The justice ministry in Finland spokesman said yesterday that the officials will propose to update sexual offences law. The law is to make sending unsolicited explicit photographs a crime. Anyone who commits the crime will be punished with up to a six-month jail sentence. The seriousness of the offence would decide on the punishment type which it would range from a fine to prison sentences.
A wide-ranging redrafting of Finnish sexual offences law
In one statement, the draft legislation would further define sexual harassment to include verbal harassment, through images or texts, taking photos of another or oneself.
Besides, the proposal of redrafting the Finnish sexual offences legislation would change the legal definition. It is to change rape to sex without consent rather than its current classification as physical violence or threat of violence.
For now, Finnish law only considers touching as sexual harassment. However, sending explicit images are under defamation laws, which do not consider as a sexual act.
Senior legislative advisor Sam Kiriakos from justice ministry told AFP that the officials would submit the proposal next year.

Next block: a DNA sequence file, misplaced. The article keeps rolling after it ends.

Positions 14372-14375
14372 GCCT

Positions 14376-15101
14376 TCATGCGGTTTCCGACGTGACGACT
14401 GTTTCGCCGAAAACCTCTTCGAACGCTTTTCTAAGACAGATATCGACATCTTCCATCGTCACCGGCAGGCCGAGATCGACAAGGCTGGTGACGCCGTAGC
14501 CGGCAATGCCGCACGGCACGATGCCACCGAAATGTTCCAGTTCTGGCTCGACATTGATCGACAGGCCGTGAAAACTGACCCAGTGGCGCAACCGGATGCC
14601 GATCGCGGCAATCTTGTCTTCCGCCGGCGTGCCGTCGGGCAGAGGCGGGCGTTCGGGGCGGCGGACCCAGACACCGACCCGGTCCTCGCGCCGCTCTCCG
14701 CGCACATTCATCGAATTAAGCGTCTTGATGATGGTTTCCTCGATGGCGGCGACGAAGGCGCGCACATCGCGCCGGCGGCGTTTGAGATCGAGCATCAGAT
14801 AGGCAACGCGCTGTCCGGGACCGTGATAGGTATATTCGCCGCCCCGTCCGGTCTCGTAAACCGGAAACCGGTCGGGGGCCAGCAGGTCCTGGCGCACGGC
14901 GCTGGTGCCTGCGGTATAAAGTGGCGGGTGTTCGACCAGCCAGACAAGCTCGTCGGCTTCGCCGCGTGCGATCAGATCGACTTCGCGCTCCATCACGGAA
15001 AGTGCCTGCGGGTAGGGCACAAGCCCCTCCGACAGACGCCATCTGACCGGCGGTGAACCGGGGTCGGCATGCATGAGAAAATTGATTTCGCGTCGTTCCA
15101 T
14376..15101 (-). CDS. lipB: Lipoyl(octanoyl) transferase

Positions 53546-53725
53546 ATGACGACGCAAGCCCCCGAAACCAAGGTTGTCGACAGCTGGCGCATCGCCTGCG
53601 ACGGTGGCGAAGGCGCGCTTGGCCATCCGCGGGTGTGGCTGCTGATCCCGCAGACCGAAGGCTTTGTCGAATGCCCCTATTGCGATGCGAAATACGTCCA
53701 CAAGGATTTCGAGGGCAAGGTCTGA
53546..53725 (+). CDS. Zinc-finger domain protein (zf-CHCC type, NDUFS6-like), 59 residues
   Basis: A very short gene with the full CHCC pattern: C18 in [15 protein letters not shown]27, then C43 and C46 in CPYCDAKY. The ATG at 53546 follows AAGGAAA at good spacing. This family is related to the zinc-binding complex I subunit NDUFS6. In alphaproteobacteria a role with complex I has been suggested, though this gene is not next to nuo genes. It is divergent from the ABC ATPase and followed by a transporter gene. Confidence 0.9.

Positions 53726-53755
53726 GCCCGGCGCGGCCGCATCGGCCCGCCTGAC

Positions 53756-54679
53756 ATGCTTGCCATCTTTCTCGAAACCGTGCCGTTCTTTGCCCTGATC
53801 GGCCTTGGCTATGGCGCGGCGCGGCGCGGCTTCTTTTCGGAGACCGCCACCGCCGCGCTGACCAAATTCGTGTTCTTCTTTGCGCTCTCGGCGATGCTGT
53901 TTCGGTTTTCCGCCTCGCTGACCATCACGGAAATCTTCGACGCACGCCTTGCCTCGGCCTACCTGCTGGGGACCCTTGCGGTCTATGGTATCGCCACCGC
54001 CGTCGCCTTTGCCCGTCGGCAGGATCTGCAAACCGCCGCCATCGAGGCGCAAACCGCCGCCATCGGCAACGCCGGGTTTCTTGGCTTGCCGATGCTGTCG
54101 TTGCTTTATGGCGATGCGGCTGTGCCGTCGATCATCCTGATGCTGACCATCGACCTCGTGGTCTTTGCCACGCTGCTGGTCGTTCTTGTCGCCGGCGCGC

How common is “cyber-flashing” online?
Research has revealed that sexual harassment is widespread online which involves sending of non-consensual sexual images. It is also known as “cyber-flashing”.
A children’s rights charity Plan International conducted a study this year to survey on young women. The survey results showed that 51 per cent of 14,000 girls experienced sexual harassment online.
The conducted research also revealed some 35 per cent had received sexual images. The 35 per cent were girls ranging from aged 15 to 25 years.
Kiriakos said, “The questionnaires in the research show that sexual harassment is quite common.” “Victims who encounter the behaviour are often female and it is very relevant to figure a way out to deal the problems with the law.”
Following that, he added that the offences which conducted virtually on the web might be challenging to investigate.
Territories that have outlawed the behaviour
Some territories have in fact outlawed online sexual harassment. In 2010, Scotland passed the law to ban behaviour. Meanwhile, Texas in the US introduced a fine of $500 for sending unsolicited sexual images.
However, many countries do not progress much to criminalize online flashing, which can prove difficult to enforce.
More Information About:
- US Election: Kanye West focuses on religion in an official campaign video
- Bangladesh approves death penalty for rapists after protests
- NK leader Kim Jong Un sheds tears at the parade